When Mike Libecki traveled to eastern Greenland last July, the famed adventurer had two missions in mind. First and foremost, he sought to summit the elusive Polar Bear Fang — an unclimbed granite monolith bigger than Yosemite’s El Capitan. This expedition would make for Libecki’s fourth attempt on the tower in a decade.
Over the course of 72 hours, he scrambled over loose rock, weathered snowstorms, and crawled gingerly over a crevasse-ridden glacier. But in the end, Libecki celebrated on the peak of the Polar Bear Fang by donning a ram mask, one of the eccentric adventurer’s climbing traditions.
After his victory, he could focus solely on his secondary mission: collecting polar bear poop in the name of science.
Last Friday evening, The Science & Entertainment Exchange gathered at The Great Company in the Arts District to marvel at the work (and stunning photos) of adventurers like Libecki who graciously lend their skills to conservation research. The event, “Science, in the Extreme,” consisted of four talks by two adventurer/scientist collaborative pairs and finished with a lively panel discussion.
The event highlighted the efforts of Adventure Scientists, a nonprofit based in Bozeman, MT that recruits members of the outdoor adventure community to help gather data — for instance, polar bear poop — from far-flung, hard-to-access places. Quite a fitting organization for The Exchange to host, given their common goal of bringing together professionals from two disparate industries.
“Because there were thousands of people like me — people who love the outdoors and so desperately wanted a way that they could make a difference with their time outside — and the scientific community needed so many different types of data from the environment, I created this organization,” said Gregg Treinish, ASC’s founder and executive director, who kicked off the night with a brief presentation. He explained how the nonprofit was born in 2011 out of his interest in both scientific discovery and exploration.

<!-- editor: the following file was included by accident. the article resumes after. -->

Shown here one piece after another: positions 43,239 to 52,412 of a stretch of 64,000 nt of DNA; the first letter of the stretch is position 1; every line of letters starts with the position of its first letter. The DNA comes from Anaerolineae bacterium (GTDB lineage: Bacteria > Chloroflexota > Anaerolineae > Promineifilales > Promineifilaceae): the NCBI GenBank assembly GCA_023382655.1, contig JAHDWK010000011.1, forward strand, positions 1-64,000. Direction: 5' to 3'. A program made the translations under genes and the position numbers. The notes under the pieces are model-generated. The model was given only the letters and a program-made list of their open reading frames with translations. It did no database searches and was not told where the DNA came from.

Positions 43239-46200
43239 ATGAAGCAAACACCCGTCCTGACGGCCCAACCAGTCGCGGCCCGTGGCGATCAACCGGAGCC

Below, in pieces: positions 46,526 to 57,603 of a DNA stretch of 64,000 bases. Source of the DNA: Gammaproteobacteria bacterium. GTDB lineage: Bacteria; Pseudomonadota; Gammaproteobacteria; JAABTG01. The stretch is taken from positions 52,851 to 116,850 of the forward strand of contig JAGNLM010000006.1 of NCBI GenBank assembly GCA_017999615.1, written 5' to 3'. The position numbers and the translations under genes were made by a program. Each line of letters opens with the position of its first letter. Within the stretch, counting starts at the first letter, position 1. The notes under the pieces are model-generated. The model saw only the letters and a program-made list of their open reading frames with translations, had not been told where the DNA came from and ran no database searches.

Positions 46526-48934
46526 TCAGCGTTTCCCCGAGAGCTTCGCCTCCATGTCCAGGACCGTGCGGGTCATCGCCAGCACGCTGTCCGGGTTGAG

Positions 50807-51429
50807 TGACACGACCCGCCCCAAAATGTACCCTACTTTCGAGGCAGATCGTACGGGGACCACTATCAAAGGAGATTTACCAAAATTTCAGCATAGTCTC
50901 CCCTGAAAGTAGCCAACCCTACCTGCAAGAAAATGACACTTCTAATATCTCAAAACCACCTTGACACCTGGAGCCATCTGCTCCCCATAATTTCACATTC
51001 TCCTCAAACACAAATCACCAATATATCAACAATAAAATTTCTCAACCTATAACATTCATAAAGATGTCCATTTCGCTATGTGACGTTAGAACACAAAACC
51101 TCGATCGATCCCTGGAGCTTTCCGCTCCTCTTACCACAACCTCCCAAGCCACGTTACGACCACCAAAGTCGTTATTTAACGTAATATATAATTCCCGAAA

Similarly, the next speaker described leading a unique double life as both scientist and adventurer. Hari Mix, an alpine climber with a day job as an Assistant Professor of Environmental Studies and Sciences at Santa Clara University, ultimately chose his research focus based on a lifelong passion for the mountains. His work often required research trips to places like Mongolia to collect sediment samples in an attempt to reconstruct ancient climates. Following the data collection, he would climb a nearby mountain as a separate, personal endeavor.
“It was through these trips that I started to strive for a little bit more, because climbing is kind of pointless,” said Mix. “It’s very personally fulfilling for me, but I was also kind of growing as a young scientist and going to all these places, but there was a disconnect between my academic work and my climbing life.”
After connecting with ASC, Mix began using these side expeditions to gather rock and ice samples for researchers like Natalie Kehrwald, a Research Geologist at the U.S. Geological Survey. Kehwald, who spoke after Mix, needs ice samples from extreme mountain environments to peer backwards into climates of the past. Determining past temperatures and atmospheric chemistry from this type of ice can give us more information about modern climate change — and just how worried we should be.
Then Libecki captivated the crowd with his tales from Greenland, including the process of collecting animal feces for microbiologist and Harvard Medical School professor Michael S. Gilmore. Anytime he spotted feces on the ground, he would tag it, note the GPS coordinates, and seal it away in a bag to bring back to Gilmore’s lab.
“This adventure lifestyle is a selfish pursuit, but I think we all have a selfish pursuit in anything that we want to do in life,” said Libecki. “So having Gregg give me the opportunity to start giving back has been an honor.”
In the last talk, Gilmore introduced a chuckling audience to “Softy,” a cartoon character in a children’s book about understanding poop. He made the point that fecal matter actually contains valuable information about the microbiome of an organism. By studying the microbes in a sample, we can detect changes in an animal’s health over time — in other words, poop can be seen as a biomarker.
When he got in touch with ASC, Gilmore wanted to investigate samples from remote, untouched places on Earth — like Greenland — in order to see what microbes truly look like in nature. In particular, he was interested in microbes isolated from the effects of antibiotic resistance, one of his main research specialties.
All in all, “Science, in the Extreme” did a phenomenal job bringing the noble work of ASC to light for members of The Exchange. The night emphasized the power of partnership, even across very different fields and industries, to advance scientific exploration and address the world’s environmental challenges.